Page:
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Mixed-media artist uses oral history for works on exhibit at Biloxi's Ohr-O'Keefe Museum

TAMMY SMITH/SUN HERALD'Sometimes at Dawn' by Delita Martin, 2015. Gelatin printing, Conte, acrylic, hand stitching.
TAMMY SMITH/SUN HERALD'Sometimes at Dawn' by Delita Martin, 2015. Gelatin printing, Conte, acrylic, hand stitching.

The faces are compelling.

"I Come from Women Who Could Fly" is the exhibit of works by Delita Martin at the Ohr-O'Keefe Museum of Art's Beau Rivage Resort & Casino Gallery of African American Art through Nov. 29 in Biloxi. The Texas native uses a variety of media in her works, which tell a story based on family oral history.

The 22-piece exhibit includes 17 mixed-media works and five "stories," 3-D paper pieces shaped like houses (which Martin calls books) on which vignettes -- remembered stories, narratives or free-form verse -- are printed.

The mixed-media portraits are large-scale gelatin prints, as large as 7 feet tall and 4 to 5 feet wide. They're not framed. Instead, they are on open paper, held up by magnets on the gallery's walls. As a result, museum patrons can better see the hand-stitching and appliqued fabric, pieced like quilts. Without frames, the pieces become more intimately connected to the viewer. The large portraits also draw the viewer toward their subjects.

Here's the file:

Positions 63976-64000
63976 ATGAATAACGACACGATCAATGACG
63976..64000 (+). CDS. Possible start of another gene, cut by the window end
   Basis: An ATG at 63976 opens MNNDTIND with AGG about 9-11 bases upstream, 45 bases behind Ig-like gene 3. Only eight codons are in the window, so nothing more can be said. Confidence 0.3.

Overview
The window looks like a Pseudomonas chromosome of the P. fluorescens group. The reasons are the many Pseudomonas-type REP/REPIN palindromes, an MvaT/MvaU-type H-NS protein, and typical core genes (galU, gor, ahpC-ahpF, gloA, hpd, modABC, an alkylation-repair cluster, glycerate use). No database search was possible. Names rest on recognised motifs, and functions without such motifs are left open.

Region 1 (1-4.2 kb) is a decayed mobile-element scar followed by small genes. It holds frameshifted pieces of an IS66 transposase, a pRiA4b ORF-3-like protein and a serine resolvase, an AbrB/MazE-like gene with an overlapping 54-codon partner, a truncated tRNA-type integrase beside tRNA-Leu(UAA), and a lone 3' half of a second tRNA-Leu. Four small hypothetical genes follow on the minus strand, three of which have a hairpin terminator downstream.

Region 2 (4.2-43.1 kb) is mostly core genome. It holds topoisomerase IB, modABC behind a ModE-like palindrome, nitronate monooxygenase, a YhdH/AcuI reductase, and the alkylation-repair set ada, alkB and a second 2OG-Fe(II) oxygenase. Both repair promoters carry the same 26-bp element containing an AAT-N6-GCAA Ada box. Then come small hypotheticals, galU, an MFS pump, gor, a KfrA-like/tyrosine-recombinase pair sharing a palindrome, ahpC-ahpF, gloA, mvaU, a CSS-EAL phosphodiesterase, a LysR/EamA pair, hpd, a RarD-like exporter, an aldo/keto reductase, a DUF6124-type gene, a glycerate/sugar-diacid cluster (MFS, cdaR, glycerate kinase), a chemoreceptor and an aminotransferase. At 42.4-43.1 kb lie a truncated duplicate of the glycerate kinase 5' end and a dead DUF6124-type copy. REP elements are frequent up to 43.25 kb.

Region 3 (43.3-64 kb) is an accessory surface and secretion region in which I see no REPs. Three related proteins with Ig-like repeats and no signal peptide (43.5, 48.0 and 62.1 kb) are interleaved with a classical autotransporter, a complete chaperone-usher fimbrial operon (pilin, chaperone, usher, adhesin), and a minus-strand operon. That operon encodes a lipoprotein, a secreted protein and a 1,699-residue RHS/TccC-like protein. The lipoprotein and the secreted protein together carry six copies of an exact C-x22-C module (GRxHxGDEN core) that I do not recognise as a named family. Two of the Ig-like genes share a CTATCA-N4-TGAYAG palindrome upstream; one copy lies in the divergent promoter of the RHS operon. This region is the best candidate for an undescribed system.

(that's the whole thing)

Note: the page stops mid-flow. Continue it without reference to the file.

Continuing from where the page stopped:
"They're all singular faces, larger than life," Ohr Museum executive director Kevin O'Brien said. "They have a presence that really speaks to you."

It's her grandmother's stories that knit the exhibit together.

"When I was growing up, I was surrounded by very talented individuals," Martin said in her artist's statement. "They did many things but I remember them as storytellers and quilt-makers. It was not until much later in life that I understood these talents as forms of art and also appreciated their importance to me and the impact on my work.

"I always loved listening to my grandmother tell stories as she quilted. She referred to the process of quilting as 'piecing together.' She would skillfully stitch together pieces of old school clothes, baby blankets, work shirts and torn jeans into a patchwork of our family history. While she stitched, she told stories that were so intricately woven with the fantastic and passion that I would be left in awe and surprise. Each character was implanted in my mind to replay their role long after the story had been told."

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